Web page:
The Nomada are among the most commonly occurring parasitic bee. The species known as the Lathbury's nomad bee, Nomada lathburiana occurs in North Africa, Asia, and throughout Europe, including Britain.
If you happen upon the Ashy mining bee, Andrena cineraria, or the Grey-backed mining bee, Andrena vaga, then do also look out for the cleptoparasite bee, Nomada lathburiana, which is known to target the nest of both Andrena species.
Females of this species have a reddish pile of hair on the thorax, especially visible at the sides, and a distinct reddish band on the abdomen close to the thorax (by the "waist").
Males have small scutellar spots, and pale yellow on the legs.
This species frequents the habitats of its hosts, which could include open woodland, coastal grasslands, flower-rich brownfield sites, and sunny south-facing slopes with an appropriate offering of flora.
The females use olfactory cues for detecting suitable host nests, but visual cues for finding nest entrance holes1.
Bees detect potential mates via both auditory and chemical signals1. Mating may occur on flowers or on the ground.
A German study found that males of the Lathbury's nomad bee pounce on females, and grab them by fixing their forelegs on the side of the females’ thorax.
The males clinch the wings of the females with their middle legs and use their hind legs to lift their mates’ abdomen with their hind legs to insert the genitalia.
At the same time, males were observed to repeatedly wrap their antennae around those of the female, and then stroke the female’s antennae. At this point, a pheromone (chemical signal) is transferred from a gland in the male antennae to that of the female.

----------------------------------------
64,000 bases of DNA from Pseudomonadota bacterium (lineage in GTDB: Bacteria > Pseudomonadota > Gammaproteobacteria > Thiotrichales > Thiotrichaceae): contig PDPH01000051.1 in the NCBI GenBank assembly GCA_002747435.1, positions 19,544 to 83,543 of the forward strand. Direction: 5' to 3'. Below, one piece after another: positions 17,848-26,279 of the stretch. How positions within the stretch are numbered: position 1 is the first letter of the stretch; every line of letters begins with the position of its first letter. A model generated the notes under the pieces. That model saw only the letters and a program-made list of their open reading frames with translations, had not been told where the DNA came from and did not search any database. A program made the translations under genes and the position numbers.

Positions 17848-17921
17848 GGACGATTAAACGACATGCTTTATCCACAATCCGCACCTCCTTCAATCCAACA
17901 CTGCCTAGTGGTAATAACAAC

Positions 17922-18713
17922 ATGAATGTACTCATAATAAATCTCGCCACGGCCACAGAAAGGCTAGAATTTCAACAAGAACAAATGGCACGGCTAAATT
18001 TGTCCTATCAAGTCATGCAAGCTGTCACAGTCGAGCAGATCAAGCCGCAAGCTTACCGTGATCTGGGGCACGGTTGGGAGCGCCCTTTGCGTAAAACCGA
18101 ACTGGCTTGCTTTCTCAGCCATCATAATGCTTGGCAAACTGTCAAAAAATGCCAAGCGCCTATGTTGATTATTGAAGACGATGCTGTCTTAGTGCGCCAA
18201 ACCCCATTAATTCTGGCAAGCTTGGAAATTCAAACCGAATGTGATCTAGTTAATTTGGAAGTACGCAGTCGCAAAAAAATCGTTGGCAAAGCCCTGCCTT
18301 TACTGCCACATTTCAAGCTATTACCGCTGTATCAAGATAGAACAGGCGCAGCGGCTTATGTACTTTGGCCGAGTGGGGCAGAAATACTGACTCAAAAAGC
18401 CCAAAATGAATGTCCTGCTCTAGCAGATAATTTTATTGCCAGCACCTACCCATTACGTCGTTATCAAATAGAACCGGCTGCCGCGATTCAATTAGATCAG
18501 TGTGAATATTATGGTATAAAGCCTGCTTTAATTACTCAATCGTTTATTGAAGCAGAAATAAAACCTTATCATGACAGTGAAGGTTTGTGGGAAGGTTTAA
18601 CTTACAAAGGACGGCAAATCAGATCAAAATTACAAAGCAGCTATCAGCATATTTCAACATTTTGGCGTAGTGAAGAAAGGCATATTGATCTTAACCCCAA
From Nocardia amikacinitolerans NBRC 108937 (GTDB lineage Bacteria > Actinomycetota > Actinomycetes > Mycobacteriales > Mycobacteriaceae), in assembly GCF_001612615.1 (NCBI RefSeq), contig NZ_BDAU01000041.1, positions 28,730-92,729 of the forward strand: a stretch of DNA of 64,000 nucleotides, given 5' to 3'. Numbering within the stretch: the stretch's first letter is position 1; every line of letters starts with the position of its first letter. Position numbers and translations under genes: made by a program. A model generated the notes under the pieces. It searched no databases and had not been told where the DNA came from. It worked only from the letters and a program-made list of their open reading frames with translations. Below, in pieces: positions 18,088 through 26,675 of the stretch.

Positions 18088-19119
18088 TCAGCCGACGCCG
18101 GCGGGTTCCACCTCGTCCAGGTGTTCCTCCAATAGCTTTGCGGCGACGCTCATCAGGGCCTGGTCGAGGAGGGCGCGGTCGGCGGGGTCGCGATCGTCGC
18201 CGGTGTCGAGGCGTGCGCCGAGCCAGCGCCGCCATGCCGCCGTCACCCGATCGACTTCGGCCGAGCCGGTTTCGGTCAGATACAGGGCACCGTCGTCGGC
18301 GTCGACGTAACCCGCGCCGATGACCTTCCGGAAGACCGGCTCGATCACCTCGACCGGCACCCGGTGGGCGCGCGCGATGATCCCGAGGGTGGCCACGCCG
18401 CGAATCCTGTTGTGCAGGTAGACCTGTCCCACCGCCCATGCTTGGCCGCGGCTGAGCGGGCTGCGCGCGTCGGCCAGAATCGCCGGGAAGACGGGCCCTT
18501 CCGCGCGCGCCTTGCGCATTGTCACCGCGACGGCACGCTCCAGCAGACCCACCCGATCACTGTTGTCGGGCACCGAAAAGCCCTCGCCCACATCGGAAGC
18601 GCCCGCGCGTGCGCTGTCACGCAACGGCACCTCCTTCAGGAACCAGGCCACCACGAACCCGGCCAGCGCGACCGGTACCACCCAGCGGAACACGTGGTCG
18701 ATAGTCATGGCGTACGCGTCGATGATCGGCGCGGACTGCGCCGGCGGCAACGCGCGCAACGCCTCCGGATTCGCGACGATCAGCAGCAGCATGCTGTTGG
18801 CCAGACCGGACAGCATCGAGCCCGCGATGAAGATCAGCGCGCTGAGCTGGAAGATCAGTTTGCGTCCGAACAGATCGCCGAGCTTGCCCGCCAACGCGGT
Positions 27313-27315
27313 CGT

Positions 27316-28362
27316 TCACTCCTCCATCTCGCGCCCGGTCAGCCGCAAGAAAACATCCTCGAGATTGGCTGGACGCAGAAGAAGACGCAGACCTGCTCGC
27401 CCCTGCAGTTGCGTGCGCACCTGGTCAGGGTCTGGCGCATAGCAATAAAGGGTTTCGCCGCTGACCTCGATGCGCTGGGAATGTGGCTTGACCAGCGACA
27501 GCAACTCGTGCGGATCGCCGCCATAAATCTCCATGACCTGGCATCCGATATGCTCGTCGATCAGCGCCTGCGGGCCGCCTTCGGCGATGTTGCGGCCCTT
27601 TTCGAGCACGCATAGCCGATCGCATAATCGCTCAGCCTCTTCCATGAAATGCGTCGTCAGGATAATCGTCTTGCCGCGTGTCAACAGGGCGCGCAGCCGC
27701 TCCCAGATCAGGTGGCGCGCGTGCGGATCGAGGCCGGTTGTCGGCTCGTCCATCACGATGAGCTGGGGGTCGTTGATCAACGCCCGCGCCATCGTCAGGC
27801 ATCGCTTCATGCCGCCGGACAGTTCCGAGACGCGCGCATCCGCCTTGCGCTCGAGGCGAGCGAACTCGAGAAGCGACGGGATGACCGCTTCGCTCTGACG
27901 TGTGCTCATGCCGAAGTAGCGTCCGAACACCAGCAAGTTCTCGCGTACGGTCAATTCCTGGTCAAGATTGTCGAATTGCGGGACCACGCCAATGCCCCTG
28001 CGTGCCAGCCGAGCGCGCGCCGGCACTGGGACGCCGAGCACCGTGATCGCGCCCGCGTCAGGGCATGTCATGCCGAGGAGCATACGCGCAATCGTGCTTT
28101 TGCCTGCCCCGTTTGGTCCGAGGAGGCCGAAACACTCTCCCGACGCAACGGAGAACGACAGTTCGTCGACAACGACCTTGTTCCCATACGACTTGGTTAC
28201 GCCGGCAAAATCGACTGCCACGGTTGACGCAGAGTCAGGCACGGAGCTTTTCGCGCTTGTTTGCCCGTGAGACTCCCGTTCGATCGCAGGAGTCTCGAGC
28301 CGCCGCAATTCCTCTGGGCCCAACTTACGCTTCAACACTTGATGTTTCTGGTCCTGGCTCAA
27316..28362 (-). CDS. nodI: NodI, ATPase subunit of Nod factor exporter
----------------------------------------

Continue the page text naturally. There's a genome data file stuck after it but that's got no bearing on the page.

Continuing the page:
The authors of the study suggest two possible functions for the transfer of the pheromone.
The first could be to make the female unattractive to other males. This would ensure the male guarantees the offspring carry his own genes. However, this theory is based on studies on Centris adani (digger) bees.
Alternatively, the authors note other work by Tengö and Bergström2 in which it is suggested that the chemical excreted via the antennae on the males of Nomada species serves to perfume females with a chemical odor which is identical to that of the host species.
This would presumably make it easier for the female Nomada lathburiana to enter the nest of the host species without being attacked.
However, this theory is by no means certain. For example, during analysis, Tengö and Bergström also found that the species Nomada flavoguttata, did not produce identical compounds as its host.
1. Schindler M, Hofmann MM, Wittmann D, Renner SS (2018) Courtship behaviour in the genus Nomada – antennal grabbing and possible transfer of male secretions. Journal of Hymenoptera Research 65: 47-59. https://doi.org/10.3897/jhr.65.24947
2. Tengö J, Bergström G (1977) Cleptoparasitism and odor mimetism in bees: Do Nomada males imitate the odor of Andrena females? Science 196: 1117–1119. https://doi.org/10.1126/science.196.4294.1117